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AW139 lost tail taxying DOH

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AW139 lost tail taxying DOH

Old 28th Aug 2009, 10:03
  #81 (permalink)  
 
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Crab, agree, but I have no idea what the inspection criteria would be re the 139 tail boom, however whatever they may have been they did not detect a severity that required replacement it seems. As you know impact damage on these structures has to be severe to cause visible deformation of the structure, it is more lightly that any visible indications were chipping of the external paint surface. Possibly the use of an Ultra Sonic detection system called FLAUS that has I understand shown success in detecting hidden de-bonding and internal voids may have help, I donít know if this technology is in use or approved for use.

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Old 28th Aug 2009, 11:52
  #82 (permalink)  
 
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Are we all agreed this incident would be far less likely to happen in the air?
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Old 28th Aug 2009, 12:44
  #83 (permalink)  
 
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Well, we hope.
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Old 28th Aug 2009, 19:40
  #84 (permalink)  
 
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chopjock, do you mean in forward flight or in the air full stop (e.g. incl. hover)?

Last edited by birrddog; 28th Aug 2009 at 20:06.
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Old 28th Aug 2009, 19:55
  #85 (permalink)  
 
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I would have thought this `occurrence` should be classified as an accident,as the aircraft was taxiing,rotors running,etc, period of operation of the aircraft..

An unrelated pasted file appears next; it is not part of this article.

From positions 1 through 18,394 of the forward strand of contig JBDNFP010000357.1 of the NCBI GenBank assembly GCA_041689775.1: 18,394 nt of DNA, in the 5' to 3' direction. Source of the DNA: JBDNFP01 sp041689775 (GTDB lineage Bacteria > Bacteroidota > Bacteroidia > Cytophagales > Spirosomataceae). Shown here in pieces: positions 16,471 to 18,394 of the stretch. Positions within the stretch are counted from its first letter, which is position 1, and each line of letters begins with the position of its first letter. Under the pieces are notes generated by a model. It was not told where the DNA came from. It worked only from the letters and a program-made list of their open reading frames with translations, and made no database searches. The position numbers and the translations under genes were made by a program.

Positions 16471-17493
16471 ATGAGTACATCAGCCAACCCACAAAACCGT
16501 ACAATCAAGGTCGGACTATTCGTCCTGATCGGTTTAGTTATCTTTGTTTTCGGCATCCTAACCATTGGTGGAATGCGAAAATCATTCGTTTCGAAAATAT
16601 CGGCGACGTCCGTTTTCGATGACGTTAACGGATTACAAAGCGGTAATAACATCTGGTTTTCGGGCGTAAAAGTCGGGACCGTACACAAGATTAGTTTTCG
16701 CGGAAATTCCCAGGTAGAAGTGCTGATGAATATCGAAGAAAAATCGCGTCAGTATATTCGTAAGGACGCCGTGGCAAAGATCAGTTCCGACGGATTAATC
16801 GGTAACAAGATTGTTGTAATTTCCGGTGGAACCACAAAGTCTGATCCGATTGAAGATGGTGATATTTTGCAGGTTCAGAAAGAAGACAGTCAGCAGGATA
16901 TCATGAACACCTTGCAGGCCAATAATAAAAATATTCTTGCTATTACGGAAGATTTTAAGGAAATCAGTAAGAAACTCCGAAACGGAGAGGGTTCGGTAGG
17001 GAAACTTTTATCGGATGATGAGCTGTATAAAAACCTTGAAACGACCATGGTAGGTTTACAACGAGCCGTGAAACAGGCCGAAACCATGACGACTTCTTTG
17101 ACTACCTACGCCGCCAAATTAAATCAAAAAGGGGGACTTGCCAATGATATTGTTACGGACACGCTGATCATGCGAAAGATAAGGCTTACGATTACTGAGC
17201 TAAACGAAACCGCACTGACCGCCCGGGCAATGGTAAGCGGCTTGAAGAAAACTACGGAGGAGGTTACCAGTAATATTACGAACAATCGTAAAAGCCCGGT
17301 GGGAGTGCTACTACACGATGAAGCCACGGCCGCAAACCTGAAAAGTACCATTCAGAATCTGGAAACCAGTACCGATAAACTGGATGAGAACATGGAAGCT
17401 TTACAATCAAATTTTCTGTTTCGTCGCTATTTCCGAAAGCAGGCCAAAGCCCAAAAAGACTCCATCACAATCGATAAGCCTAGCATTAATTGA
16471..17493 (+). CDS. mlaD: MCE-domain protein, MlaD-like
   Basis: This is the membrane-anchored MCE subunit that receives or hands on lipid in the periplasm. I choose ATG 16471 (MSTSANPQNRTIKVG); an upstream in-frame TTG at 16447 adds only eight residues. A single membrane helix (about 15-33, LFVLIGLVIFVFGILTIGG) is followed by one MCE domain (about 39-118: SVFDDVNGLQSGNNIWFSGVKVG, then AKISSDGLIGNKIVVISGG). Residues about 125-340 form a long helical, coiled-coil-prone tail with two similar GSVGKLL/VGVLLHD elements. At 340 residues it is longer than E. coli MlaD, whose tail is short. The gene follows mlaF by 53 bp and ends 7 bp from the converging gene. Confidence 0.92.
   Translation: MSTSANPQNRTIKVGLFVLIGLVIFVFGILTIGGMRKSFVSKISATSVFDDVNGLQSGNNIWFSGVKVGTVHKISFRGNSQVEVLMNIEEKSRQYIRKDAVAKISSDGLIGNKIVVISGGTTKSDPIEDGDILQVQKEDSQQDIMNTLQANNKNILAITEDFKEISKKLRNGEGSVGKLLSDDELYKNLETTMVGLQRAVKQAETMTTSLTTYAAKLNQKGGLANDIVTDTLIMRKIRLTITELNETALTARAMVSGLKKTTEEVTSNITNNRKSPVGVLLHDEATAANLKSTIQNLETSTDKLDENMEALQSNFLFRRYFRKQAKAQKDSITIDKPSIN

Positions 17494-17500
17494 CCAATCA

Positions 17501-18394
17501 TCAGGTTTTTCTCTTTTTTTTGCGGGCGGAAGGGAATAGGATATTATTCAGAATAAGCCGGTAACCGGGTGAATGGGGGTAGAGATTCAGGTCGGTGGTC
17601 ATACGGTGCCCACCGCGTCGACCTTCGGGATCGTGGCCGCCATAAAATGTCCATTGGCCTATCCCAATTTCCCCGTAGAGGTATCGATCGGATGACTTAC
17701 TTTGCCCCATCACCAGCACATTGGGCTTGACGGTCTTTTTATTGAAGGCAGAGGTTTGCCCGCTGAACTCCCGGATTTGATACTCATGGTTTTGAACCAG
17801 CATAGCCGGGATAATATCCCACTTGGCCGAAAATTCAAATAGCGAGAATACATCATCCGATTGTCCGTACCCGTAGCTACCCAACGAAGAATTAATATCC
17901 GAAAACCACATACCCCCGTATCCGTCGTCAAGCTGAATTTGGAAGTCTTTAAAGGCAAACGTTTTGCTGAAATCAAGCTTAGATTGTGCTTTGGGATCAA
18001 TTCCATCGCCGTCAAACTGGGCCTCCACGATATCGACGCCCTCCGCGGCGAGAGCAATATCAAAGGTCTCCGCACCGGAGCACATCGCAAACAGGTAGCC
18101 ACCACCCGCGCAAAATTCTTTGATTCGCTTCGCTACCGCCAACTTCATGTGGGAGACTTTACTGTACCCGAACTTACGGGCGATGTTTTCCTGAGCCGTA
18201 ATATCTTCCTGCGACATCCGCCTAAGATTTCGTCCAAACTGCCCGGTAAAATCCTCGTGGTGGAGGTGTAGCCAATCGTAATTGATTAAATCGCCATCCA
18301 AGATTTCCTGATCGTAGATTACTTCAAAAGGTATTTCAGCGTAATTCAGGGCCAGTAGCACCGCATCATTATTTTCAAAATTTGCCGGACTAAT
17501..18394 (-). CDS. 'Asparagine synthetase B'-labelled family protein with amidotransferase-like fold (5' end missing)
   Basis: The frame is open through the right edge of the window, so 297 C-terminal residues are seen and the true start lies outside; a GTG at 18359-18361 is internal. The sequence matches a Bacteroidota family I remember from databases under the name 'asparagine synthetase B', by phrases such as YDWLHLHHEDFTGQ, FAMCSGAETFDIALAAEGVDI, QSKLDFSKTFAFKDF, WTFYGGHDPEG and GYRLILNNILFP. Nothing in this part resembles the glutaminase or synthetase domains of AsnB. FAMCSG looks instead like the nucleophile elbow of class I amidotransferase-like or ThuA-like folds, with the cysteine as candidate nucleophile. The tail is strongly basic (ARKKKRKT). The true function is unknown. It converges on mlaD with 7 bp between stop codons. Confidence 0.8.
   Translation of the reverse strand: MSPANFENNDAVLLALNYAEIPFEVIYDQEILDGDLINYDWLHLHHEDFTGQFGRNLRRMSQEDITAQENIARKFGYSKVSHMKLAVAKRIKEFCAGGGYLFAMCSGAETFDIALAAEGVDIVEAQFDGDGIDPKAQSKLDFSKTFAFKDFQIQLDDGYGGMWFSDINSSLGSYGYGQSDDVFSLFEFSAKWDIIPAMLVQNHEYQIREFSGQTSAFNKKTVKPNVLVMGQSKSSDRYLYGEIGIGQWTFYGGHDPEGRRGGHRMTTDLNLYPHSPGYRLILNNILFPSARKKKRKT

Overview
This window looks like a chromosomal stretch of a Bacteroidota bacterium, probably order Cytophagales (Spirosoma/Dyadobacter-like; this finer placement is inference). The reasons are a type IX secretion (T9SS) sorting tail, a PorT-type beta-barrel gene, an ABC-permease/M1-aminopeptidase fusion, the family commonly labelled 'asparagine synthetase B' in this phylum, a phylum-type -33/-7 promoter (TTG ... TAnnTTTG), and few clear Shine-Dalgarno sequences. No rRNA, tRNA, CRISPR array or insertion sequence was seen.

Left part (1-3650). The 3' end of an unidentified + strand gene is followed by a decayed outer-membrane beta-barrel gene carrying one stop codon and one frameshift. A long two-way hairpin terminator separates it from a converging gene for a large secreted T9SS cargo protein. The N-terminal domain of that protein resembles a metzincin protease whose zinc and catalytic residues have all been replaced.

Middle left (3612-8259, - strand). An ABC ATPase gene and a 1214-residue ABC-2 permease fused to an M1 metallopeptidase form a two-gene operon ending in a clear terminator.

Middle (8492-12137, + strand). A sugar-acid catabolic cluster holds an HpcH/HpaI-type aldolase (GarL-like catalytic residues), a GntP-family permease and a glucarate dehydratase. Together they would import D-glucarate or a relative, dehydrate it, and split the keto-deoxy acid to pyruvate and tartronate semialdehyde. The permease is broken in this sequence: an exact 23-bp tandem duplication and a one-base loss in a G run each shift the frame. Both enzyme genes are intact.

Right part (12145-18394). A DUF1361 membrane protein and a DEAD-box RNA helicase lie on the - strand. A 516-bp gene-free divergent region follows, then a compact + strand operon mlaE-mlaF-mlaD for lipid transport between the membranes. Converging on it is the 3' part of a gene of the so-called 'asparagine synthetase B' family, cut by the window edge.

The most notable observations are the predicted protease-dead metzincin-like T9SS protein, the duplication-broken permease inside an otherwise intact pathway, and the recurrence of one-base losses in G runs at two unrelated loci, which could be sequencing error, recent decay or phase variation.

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Old 28th Aug 2009, 20:42
  #86 (permalink)  
 
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Could those who fly the AW139 answer this question.

Obviously there was substantial stress on the tailboom when they were doing their specific taxy procedure and thats when the boom gave way.

Now lets say they had become airborne without the separation happening, what other stages of the flight would have had that same large amount of stress on the boom that it could have given way.

Not being an aerodynamicist I am unsure of what parts of a flight regime have the highest stress loadings.

Ned
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Old 28th Aug 2009, 21:33
  #87 (permalink)  
 
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I would have thought that when airborne, even at MTOW the tail boom would be easier to pull around than when on the ground. Therefore had it been air taxi ing, this accident may not have happened.

A bit like pushing a boat when afloat is much easier than pushing a boat aground.(or on wheels).
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Old 28th Aug 2009, 21:39
  #88 (permalink)  
 
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Chopjock,

If this "incident" had occurred in the air it would be an "accdient" for sure.